Need help configuring multiple IPv6 addresses


I’m trying to configure a unique-local IPv6 address for OpenSuSE. I also want to switch from using a dynamic IPv6 address to a static. IPv6 is still something I struggle with though.

I run ifconfig and I count 7 global-link addresses and 1 link-local address. From what I’ve read, my ethernet adapter should always have at least two IPv6 addresses, a global-link and a link-local. I don’t understand why I have 7 global-link addresses though.

So, I want to make sure I do this right and understand everything before I go jumping in. I’ve configured sshd to listen on the static private IPv4 address, but now I want to configure it to listen on a private IPv6 address. I was reading that I shouldn’t use the link-local address for this kind of stuff but should configure a unique-local address (somewhere in the block of fc00::/7). I tried using the Network Settings in Gnome, and I see how I can configure an IPv6 address, but as soon as I do this, I believe it’s going to replace the IPv6 addresses that I currently get from my router (the global ones). I cannot figure out how to add more than one IPv6 address. Can anyone point me in the right direction? In Network Settings, I see the Network Setup Method is set to Wicked Service. I see where I can add multiple IPv4 addresses, but not multiple IPv6 addresses.

If there’s any information that I’ve left out and can provide, please feel free to ask. I’ve searched the internet for a good bit and couldn’t find the information I was looking for. I think this could be because I still don’t fully understand IPv6 and might be using the wrong query. Any help would be greatly appreciated.


I wouldn’t consider myself particularly expert on IPv6 theory and practice (I just try to absorb what comes my way),

  • I wouldn’t know what the reasoning might be behind not using the auto-generated link-local IPv6 IP address for whatever you want. An IPv6 link-local is not the same as an IPv4 link-local, the former when created conforms completely with all that is necessary to be functional, whereas an auto-generated IPv4 is not. If you want to add another link-local address, I can’t see why that should ordinarily be a problem, just ping the address first to make sure it’s not already being used, and in general if you use some random address the address space is so large it’s nearly impossible to cause a collision.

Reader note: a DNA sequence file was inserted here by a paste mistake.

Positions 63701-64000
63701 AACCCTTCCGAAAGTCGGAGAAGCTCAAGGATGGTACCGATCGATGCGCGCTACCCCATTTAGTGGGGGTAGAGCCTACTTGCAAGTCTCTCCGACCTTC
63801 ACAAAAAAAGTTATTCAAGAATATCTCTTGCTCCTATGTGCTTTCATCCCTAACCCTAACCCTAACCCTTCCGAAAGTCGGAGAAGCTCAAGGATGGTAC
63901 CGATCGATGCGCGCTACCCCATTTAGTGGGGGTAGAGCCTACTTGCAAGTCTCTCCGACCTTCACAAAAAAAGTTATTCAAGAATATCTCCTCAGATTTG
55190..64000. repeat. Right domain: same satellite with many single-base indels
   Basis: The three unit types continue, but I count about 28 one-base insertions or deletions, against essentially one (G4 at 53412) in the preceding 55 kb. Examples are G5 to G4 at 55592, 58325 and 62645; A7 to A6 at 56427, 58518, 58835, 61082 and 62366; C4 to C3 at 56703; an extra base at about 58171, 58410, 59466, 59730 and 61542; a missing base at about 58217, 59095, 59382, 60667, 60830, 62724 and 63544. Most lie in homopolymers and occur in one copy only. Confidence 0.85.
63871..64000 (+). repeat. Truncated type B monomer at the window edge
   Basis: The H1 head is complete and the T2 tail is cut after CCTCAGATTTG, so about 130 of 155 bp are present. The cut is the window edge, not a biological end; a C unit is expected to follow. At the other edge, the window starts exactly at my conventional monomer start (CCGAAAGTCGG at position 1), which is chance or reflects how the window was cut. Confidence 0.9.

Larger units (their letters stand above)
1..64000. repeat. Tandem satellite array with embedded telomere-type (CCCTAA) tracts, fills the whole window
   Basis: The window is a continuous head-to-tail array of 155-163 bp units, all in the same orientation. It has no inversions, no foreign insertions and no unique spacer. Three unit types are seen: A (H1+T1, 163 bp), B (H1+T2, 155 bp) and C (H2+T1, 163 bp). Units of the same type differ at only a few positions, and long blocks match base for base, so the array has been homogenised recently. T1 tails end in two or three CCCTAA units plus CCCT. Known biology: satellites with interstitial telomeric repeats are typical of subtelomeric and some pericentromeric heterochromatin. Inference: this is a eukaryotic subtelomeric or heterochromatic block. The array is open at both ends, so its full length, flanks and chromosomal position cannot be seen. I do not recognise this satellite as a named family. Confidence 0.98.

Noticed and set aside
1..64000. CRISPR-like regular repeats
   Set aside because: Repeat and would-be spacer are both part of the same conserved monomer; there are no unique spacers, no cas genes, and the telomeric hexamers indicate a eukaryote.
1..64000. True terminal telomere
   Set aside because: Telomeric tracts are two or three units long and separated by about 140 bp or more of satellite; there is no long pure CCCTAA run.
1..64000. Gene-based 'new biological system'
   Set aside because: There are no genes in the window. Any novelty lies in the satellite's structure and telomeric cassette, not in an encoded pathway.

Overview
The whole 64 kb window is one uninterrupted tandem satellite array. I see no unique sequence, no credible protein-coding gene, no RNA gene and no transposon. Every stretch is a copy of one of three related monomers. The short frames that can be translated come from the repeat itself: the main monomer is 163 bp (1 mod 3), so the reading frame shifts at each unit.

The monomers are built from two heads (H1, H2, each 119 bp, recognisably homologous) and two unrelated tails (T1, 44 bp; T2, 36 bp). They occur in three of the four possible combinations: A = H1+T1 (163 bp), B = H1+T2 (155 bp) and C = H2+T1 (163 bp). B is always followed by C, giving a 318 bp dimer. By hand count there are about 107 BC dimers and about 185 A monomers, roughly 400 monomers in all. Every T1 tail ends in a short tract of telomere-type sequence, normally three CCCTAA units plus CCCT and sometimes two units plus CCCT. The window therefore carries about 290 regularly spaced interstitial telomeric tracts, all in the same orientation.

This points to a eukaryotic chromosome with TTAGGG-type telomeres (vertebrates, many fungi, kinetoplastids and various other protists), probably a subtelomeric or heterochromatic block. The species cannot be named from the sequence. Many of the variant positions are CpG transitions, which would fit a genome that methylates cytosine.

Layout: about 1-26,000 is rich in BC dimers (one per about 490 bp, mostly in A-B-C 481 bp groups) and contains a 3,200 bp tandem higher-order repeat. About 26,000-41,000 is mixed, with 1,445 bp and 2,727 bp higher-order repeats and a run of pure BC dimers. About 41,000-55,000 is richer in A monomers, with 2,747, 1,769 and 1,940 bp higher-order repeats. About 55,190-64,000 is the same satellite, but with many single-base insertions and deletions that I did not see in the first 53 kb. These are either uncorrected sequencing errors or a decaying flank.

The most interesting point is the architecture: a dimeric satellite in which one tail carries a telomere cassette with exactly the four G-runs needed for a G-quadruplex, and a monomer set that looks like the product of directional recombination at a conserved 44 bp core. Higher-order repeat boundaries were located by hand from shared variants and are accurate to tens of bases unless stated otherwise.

• AFAIK most global-link addresses aren’t auto-generated so that means <someone> created and assigned those addresses for some reason. At least one address might have been generated by retrieving the IPv6 of your DG and parsing its network prefix. A starting point for investigating why those addresses exist is that if those addresses were assigned by DHCP, ask the DHCP Administrator. Reasons might include subnetting for organizational or routing purposes, monitoring and management, etc. As you seem to have discovered, in general the rules for using or not using DHCP are the same as in IPv4… Choose one and the settings applied by the other are disabled. If you have control over your DHCP, remember you can have the best of both worlds… You can configure “assigned leases” so that DHCP will always hand out the same IP address to a recognized machine, and DHCP leases for that machine won’t expire(and change).

  • YaST has always been slow to support IPv6, in the past some have discovered that you can simply add IPv6 addresses in the IPv4 fields. In any case, I’m pretty sure you can also just edit the interface files directly if you want to configure static addresses… You can already do that with IPv4 addressing.


Why? Do you have one? If not, where are you going to get one?

ethernet adapter should always have at least two IPv6 addresses, a global-link and a link-local